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REVIEW: DAVID LYNCH: THE BIG DREAM

David Lynch’s 2011 debut, Crazy Clown Time, was a vocoder-hater’s worst nightmare.  And it wasn’t for people who weren’t into meditation either.  But for any fans of Lynch’s films who’ve ever wondered what the melodies and monologues inside of his head actually sounded like, it was a fascinating listen, even if it was something they probably listened to once or twice and then forgot about.  His follow up, The Big Dream, would seem to leap past his conscious thoughts, delving into his strangest dreams.  But, of course, they’ve been processed by his conscious mind in the making of this album, but that’s probably just made them stranger because this is a truly weird album.  And yet much of it is also rather boring.  Seemingly aimless blues narratives dominate the record, leaving one wishing it was actually more whimsical like Crazy Clown Time.  There are a couple of standout tracks though.  The most essential is the iTunes bonus track, “I’m Waiting Here,” which features the vocal talent of the always brilliant Lykke Li at her haunting best.  (It makes one wish he’d just have guest singers do all of the vocals on his albums in the future.)  The other noteworthy track is a cover of Bob Dylan’s “The Ballad of Hollis Brown,” which is perhaps one of the most disturbing murder ballads of all-time.  And Lynch has made it even more disturbing because he sing-speaks the lyrics like he’s telling a funny story.  You can picture him smirking as you listen to it, like he’s telling a joke when he says things like, “There’s seven people dead on a South Dakota farm.”  But, of course, we like Lynch to disturb us.  That’s why he’s been such an acclaimed filmmaker; we love it when he freaks us out, making this cover one priceless delight that’s essential listening for all fans of Lynch’s films.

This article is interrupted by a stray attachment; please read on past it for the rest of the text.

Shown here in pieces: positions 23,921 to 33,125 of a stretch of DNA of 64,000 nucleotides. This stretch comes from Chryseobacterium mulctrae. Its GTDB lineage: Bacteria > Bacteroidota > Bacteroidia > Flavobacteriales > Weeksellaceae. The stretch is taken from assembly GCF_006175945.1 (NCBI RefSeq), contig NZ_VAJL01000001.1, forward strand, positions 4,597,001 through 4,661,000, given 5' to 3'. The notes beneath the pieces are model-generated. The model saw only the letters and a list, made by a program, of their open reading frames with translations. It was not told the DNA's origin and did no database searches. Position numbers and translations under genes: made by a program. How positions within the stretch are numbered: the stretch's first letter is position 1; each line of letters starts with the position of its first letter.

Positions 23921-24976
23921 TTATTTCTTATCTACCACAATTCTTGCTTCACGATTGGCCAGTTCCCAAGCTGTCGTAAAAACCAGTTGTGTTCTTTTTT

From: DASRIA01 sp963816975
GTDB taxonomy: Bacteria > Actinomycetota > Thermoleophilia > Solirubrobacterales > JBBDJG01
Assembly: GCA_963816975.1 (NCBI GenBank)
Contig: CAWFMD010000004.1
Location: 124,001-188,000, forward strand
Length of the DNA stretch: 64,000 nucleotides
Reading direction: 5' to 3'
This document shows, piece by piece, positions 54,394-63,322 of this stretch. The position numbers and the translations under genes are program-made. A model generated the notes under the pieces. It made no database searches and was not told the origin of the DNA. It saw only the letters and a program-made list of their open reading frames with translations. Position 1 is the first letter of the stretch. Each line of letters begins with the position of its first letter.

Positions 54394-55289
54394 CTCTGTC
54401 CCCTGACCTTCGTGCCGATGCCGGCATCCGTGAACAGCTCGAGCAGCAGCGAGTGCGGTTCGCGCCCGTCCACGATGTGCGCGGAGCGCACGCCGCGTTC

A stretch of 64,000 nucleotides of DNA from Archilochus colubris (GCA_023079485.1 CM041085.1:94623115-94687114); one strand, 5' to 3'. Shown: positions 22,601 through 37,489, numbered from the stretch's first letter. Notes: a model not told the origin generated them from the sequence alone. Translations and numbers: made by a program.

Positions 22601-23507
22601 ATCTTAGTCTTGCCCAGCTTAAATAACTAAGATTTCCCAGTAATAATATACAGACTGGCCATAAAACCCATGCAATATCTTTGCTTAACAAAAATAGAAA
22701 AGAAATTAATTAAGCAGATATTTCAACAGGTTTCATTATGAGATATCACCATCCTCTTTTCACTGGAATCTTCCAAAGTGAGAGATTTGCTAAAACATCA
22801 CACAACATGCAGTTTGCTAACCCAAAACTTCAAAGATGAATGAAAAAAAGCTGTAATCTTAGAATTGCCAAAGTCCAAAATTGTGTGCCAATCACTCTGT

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Written by

Paris365

An entertainment journalist for 20 years, Michael McCarthy was a columnist and contributing editor for the magazines Lollipop and LiveWire. He co-created and wrote for Cinezine, one of the '90's most popular movie E-zines. The only time he's not listening to music is when he's watching television shows and movies or reading, usually music magazines.

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